Business executives make “bet the company” decision every day. According to Bain’s Michael Mankins, when good decisions are made, they almost always result from a robust decision making process.
Mankins and his colleagues identified five mistakes that account for the majority of poor decisions. We thought that these five mistakes were equally important for those who are engaged in major account selling.
The five mistakes are:
- There’s no silver bullet. Business problems are complex – and so is crafting and executing effective sales solutions to solve them. In a transactional sales market there may be one best solution – that is not the case in major accounts. There’s no one simple answer to the challenges that major account reps need to address – spending time seeking one is a mistake.
- Good alternatives are necessary to make good choices. Sounds logical, but when crafting a solution salespeople too often grasp ahold of the first idea that sounds good – without evaluating alternative options. This is a great way to present a solution that assembles exactly what the competition is presenting – an opportunity to differentiate is missed.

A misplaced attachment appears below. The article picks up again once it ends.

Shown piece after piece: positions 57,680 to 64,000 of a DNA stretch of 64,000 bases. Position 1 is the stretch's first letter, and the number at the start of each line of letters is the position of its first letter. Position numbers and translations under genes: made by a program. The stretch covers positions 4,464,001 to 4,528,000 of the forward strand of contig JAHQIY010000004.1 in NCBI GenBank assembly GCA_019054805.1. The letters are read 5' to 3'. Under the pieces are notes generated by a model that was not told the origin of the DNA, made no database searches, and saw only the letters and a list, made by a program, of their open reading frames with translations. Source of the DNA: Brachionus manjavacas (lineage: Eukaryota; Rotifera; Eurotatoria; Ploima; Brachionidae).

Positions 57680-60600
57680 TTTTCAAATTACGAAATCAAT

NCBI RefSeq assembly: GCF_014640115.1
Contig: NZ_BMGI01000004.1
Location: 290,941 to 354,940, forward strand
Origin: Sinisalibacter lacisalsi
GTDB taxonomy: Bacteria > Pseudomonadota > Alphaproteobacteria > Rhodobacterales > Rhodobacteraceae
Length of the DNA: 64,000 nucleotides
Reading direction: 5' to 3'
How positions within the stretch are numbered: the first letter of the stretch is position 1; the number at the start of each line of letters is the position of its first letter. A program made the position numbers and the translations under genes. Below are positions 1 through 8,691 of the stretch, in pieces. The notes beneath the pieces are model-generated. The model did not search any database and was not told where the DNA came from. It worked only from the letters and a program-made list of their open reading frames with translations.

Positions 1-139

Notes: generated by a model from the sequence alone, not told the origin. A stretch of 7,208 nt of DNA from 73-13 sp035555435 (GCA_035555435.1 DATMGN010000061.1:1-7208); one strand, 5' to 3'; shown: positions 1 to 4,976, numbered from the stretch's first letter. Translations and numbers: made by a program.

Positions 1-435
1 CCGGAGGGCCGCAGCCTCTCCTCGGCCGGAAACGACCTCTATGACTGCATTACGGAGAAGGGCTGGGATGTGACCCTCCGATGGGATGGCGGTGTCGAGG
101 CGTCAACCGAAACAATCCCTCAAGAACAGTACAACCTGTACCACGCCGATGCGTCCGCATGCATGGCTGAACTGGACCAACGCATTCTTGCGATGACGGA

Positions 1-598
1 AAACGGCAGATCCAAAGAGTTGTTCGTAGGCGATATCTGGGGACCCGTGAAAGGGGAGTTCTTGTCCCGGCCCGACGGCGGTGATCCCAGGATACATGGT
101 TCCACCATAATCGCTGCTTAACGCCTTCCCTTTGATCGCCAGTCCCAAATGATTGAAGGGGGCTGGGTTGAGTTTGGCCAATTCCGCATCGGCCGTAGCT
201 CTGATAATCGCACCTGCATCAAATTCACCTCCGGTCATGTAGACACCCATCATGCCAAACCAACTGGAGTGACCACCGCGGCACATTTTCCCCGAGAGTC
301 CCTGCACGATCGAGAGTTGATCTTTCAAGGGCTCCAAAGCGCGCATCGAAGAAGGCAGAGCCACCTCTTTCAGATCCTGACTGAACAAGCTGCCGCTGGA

- Too many people involved is inversely related to how thoroughly an issue is discussed. Why? The “Rule of 7”– the maximum number of people that can effectively participate in a meeting. Mankin’s research reinforces this concept, noting that for each person added beyond seven people, decision effectiveness declines by 10 percent. In major B2B sales where teams are playing an increasingly significant role, this “Rule of 7” will become increasingly important.
- Not considering opportunity cost. This is a critical and frequent mistake made by sales reps. Sales people have a propensity for under investing in lead qualification and subsequently for not walking away from a bad opportunity – especially when they have invested time and resources. But continuing to pursue opportunities that are “bad business” only means you are continuing to consume resources that could be invested elsewhere.
- Underestimating what’s involved in making a change. Business managers often underestimate what it takes to make a change. Bain research, for example, indicates that only 12 percent of large-scale changes are executed as intended. Major account sales usually involve solutions that require complex implementations. If a sales rep underestimates what it will take to get the job done, they may win the business but lose the relationship because they will not be able to do what they said they could do.
You can’t sell if you don’t know how people buy. So understanding the decision process used by business executives is always a good place to look if one wants to improve their ability to win business.
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